By measuring the time required for the waves to travel from the bottom of the shothole 0 to the depth of the seismometer S, the average velocity of the waves over the travel path P is readily determined by well-known methods. By making such determinations for different depth of the seismometer, a graph of seismic-wave velocity versus depth, such as that shown in Fig. 2. is obtained. Such graphs are helpful in the interpretation of records obtained in various seismic wave prospecting systems. In the graph illustrated in Fig. 2, average velocities ranging from forty-five hundred feet per second to ten thousand feet per second are shown. As indicated on the graph, some of these velocities are lower than the velocity We of waves that travel in the cable C, while others are larger than the cable-wave velocity.

In practice, it is observed that some waves arriving at the cable along a path Q travel to the seismometer S along the cable. These waves can be recognized by making records at various depths and noting the time of travel of the waves to the seismometer while at the various depths. If the waves have travelled to the seismometer along the cable C, they appear to travel to the seismometer while located at the various depths with a constant velocity equal to the cable-wave velocity We. Down to a certain depth at least, the cable waves arrive at the seismometer before the waves which travel thereto through the earth formations along the path P. Such waves interfere with the recording of the seismic waves if they do not entirely mask the latter waves. It will be understood, of course, that seismic waves striking the cable C after travel thereto along other paths than the path Q may cause the cable to vibrate and transmit such vibrations to the seismometer S at a later time.

According to the present invention, the Coupling unit U is employed to eliminate or at least greatly reduce disturbances that might otherwise occur because of the travel of vibrations along the length of the cable C to the seismometer S.

In Figs. 3a, 3b, and 3c there is shown a general arrangement of a seismometer and coupling unit employed in this invention. Various details of the seismometer and the specific coupling unit illustrated are shown in Figs. 4a, 4b, 4c and 4d.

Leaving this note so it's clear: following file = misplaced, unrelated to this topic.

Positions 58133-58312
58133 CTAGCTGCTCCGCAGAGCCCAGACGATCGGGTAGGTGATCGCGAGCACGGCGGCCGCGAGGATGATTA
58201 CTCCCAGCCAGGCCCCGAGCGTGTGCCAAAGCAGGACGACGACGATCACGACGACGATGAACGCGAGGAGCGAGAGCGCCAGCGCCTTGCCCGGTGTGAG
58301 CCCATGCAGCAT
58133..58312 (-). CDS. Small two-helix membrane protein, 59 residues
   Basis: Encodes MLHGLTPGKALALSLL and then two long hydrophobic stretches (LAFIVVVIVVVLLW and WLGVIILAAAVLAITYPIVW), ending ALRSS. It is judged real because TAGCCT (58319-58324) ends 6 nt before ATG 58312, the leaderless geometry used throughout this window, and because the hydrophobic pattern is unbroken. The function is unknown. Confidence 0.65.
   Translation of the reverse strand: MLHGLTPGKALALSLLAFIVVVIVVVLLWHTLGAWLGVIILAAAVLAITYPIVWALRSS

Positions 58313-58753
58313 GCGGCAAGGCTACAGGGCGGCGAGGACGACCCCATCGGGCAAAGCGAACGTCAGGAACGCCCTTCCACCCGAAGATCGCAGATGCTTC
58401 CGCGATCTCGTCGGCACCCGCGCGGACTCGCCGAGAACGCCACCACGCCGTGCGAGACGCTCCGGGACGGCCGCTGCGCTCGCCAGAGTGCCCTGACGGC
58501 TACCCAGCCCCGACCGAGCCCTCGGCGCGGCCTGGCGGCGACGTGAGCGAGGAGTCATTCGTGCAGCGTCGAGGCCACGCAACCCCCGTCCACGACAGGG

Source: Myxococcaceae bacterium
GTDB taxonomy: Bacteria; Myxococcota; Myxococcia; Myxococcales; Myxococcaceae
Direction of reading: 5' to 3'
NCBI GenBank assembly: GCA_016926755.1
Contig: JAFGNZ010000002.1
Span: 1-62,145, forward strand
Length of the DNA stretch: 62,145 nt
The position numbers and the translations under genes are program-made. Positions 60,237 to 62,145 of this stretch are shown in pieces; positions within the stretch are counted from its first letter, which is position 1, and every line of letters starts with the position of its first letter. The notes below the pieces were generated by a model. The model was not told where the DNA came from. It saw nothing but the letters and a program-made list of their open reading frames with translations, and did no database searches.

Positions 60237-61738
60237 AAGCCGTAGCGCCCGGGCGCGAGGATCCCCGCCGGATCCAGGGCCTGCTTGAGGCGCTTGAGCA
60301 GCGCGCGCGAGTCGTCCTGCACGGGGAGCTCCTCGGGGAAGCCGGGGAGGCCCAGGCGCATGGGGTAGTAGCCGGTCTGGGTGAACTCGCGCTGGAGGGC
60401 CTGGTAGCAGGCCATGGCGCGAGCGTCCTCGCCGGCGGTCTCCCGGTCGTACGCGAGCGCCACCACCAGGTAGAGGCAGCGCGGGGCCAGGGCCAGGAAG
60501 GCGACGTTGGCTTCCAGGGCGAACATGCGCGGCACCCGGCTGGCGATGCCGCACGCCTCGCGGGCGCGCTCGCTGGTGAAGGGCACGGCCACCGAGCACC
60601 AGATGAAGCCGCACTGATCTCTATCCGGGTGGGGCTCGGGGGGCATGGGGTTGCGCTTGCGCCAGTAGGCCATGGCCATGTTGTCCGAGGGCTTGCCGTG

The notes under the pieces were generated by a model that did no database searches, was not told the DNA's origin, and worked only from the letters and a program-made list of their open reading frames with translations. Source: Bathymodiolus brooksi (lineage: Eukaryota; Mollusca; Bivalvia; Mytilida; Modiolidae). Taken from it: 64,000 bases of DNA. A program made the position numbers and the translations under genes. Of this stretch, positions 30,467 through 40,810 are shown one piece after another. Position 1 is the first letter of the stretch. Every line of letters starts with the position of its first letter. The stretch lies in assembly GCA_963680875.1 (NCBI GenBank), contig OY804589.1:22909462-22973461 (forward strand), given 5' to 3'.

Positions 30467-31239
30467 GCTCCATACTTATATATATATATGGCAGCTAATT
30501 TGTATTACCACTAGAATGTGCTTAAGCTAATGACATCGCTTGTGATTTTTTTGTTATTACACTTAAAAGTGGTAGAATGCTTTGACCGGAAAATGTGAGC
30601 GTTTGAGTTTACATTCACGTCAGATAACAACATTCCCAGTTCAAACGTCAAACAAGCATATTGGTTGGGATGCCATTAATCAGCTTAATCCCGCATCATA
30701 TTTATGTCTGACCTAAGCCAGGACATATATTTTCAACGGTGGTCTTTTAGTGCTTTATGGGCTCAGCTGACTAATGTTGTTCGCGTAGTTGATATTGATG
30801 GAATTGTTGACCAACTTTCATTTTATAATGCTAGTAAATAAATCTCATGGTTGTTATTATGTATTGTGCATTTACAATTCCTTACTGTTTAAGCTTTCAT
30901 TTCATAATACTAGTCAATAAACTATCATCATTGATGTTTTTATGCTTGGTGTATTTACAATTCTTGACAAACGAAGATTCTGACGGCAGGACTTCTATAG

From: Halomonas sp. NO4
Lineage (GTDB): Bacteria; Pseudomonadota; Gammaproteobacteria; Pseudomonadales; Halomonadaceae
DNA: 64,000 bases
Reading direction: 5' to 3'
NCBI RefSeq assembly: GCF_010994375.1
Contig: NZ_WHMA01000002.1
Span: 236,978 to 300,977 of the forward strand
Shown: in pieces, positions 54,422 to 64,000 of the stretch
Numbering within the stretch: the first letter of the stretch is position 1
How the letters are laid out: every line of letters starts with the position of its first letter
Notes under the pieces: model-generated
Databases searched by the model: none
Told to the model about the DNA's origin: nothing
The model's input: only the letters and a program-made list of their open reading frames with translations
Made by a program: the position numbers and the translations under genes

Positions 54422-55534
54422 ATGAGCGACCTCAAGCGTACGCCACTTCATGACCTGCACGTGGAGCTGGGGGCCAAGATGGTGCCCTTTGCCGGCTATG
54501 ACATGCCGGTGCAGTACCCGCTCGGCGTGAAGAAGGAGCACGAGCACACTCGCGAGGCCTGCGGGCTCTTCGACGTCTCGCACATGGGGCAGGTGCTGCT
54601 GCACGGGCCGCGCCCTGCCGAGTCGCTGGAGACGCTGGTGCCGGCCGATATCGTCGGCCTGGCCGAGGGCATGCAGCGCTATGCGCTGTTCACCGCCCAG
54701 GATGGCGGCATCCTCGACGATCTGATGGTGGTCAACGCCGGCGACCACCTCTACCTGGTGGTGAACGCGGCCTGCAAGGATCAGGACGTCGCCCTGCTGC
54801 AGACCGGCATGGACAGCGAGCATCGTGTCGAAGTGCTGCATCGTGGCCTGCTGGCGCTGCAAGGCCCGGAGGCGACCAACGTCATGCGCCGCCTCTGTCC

The seismometer S itself comprises a housing including a tubular member in which four seismometer units are mounted in a vertical line. The lower end of the tubular member 20 is closed by a threaded plug 22. Each of the scismometcr units 30 includes a coil 32 which is arranged to generate electromotive forces corresponding in frequency and amplitude with the frequency and velocity of the fluid in which the seismometer S is immerscd as more fully explained hereinbelow. As indicated in the schematic wiring diagram of Fig. 6, the four coils 32 are connected to conductors 0 in such a way that all of the electromotive forces generated by the seismometer units 30 in response to movement of the seismometer are combined in an additive manner, but electromotive forces induced in the coils 32 by any changes in external magnetic fields are combined in a subtractive manner. Thus, the voltage appearing across the conductors c varies in a manner corresponding to the undulations in the seismic wave entering the well at the depth of the seismometer S and is substantially free of any influences of external magnetic fields.

More particularly. as shown in Fig. 7, each of the seismometer units 30 comprises an armature 34 which contains a central magnet 35 that creates a magnetic field in an annular air gap 36. The coil 32 is resiliently suspended in the air gap 36 by means of a spring 38, the coil being adapted to move along a vertical or central axis of symmetry X-X passing through the center of the seismometer. As is well known, when the armature 34 vibrates along the vertical axis XX, electromotive forces proportional to the instantaneous velocity of the seismometer unit 30 along that axis are generated across the ends of the coil 32. The four seismometer units 30 are mounted coaxially within the tubular member 20. Two of the seismometers are arranged in an anti-polar relationship with respect to the other two seismometers. Conveniently, the armatures of alternate seismometer units 3-0 may be reversed to achieve this result.

In order to align the seismometers and maintain them in a fixed physical relationship within the tubular member 20, each of the seismometers is connected to a spacer 40. Each of the spacers 40 is provided with an enlarged recess 42 on one side thereof and a reduced recess 43 on the other side thereof, the two recesses being of circular cross-section and being arranged coaxially therein Each of the spacers 40 is secured to the corresponding armature 34 by means of a central bolt 41 extending into the seismometer unit.